An investigation conducted by the Sunlight Foundation and the Center for Responsive Politics found that networks of lobbyist bundlers are funneling money to key members of Congress, including self-appointed health care reform leader Sen. Max Baucus.
Baucus, chairman of the powerful Senate Finance Committee, collected contributions from 37 bundlers -- outside lobbyists who collect contributions from others and direct money to a particular candidate -- representing Pharmaceutical Research and Manufacturers of America (PhRMA), and 36 others representing drugmaker Amgen, from January 2007 to July 2009.
All together, Baucus received extra donations from 11 major health and insurance firms through 10 or more outside lobbyists, according to the Sunlight Foundation.
PhRMA and Amegen have most outside lobbyists contributing to lawmakers on their behalf. Roche Holdings, Pfizer Inc. and Blue Cross/Blue Shield follow closely behind, the investigation found.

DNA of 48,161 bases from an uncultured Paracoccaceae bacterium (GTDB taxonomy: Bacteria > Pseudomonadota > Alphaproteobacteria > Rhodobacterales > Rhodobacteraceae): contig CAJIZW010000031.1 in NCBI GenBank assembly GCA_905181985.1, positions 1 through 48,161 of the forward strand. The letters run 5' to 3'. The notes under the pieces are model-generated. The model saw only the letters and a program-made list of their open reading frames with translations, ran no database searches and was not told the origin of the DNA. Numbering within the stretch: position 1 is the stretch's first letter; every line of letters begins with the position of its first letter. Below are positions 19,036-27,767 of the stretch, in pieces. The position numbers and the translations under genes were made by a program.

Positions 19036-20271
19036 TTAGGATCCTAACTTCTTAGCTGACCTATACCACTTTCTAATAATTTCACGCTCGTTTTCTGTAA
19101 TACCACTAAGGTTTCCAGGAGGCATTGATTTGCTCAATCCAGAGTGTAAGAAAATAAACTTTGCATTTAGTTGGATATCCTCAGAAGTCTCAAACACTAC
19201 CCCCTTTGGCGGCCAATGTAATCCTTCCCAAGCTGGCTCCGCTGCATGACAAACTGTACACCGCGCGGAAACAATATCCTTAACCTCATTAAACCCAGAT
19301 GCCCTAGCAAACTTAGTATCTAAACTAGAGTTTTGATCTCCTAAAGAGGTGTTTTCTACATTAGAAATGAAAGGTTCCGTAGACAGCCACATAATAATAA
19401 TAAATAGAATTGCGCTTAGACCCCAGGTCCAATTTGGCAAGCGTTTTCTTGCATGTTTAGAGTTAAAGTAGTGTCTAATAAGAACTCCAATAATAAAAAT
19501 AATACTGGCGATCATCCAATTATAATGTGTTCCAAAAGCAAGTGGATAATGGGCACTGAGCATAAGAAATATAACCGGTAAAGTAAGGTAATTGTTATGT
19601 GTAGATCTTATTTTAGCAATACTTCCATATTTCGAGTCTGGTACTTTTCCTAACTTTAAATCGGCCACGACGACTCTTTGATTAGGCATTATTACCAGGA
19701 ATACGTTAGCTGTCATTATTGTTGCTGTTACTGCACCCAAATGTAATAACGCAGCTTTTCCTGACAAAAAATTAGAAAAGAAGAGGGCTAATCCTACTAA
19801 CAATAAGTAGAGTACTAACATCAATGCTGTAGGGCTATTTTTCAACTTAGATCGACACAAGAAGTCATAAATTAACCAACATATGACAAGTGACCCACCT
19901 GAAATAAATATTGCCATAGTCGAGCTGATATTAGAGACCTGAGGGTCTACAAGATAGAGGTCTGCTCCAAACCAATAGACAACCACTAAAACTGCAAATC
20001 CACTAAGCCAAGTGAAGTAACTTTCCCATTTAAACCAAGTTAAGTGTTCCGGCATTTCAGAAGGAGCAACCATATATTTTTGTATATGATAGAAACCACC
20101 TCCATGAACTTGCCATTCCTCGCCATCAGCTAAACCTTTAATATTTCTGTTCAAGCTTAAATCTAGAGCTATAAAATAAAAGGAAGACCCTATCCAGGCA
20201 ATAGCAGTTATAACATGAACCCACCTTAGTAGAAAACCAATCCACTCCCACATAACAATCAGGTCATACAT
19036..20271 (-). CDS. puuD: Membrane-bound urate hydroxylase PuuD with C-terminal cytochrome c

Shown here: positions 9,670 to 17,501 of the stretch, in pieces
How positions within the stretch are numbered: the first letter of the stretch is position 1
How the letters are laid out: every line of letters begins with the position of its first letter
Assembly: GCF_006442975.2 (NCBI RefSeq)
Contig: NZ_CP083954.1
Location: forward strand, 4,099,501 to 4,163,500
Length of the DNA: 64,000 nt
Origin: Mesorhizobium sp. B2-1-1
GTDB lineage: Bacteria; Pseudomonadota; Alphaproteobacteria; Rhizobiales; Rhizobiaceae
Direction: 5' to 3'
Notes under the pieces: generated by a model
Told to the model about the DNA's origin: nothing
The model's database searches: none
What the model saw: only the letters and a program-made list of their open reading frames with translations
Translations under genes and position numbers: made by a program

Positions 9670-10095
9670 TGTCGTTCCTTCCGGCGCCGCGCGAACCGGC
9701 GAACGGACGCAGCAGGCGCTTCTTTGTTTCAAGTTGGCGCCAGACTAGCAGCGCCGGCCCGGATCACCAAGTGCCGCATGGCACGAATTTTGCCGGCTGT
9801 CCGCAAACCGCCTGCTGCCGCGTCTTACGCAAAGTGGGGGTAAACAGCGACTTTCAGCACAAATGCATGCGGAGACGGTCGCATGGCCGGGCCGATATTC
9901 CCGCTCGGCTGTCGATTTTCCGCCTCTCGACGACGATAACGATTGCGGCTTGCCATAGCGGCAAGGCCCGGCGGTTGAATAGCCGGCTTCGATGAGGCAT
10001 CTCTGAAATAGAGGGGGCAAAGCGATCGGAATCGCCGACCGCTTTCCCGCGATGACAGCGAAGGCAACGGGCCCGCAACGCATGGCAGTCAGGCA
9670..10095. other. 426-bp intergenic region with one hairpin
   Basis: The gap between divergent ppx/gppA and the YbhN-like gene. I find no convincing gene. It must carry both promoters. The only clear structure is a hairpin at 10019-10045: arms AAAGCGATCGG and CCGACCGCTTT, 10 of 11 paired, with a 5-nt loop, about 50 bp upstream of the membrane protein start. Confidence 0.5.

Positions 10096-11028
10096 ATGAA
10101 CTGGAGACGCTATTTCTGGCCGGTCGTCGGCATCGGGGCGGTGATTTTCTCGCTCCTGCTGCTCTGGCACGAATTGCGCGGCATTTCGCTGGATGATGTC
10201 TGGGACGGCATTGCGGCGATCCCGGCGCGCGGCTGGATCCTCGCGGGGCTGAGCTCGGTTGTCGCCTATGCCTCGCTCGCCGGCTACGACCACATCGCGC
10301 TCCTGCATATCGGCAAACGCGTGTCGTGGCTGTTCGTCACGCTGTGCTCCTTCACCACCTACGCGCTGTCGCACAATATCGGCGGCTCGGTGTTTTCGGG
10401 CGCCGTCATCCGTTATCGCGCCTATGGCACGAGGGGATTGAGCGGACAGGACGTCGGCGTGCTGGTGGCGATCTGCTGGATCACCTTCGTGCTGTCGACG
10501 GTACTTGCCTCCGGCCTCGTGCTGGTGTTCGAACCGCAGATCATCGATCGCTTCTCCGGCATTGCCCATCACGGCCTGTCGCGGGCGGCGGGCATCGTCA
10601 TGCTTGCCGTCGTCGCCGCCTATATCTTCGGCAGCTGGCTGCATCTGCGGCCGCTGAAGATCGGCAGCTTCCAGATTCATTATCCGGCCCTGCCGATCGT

While it has been widely reported that the health care industry contributes generously to Baucus, the investigation revealed that 32 senators and 22 members of the House received money from 10 or more PhRMA lobbyists whose healthcare or health insurance industry clients also contributed to their campaigns.
The Hill reported last month that while politicians are supposed to report lobbyists who have bundled money for their campaigns to the Federal Election Commission, loopholes in ethics legislation leave much bundling activity unseen.
"This is going to be the dog that never barked," said Paul Ryan, an attorney with the Campaign Legal Center, which advocates for campaign finance reform.
Baucus is currently making last-minute revisions to his committee's health care reform bill in an effort to get more votes, according to the New York Times.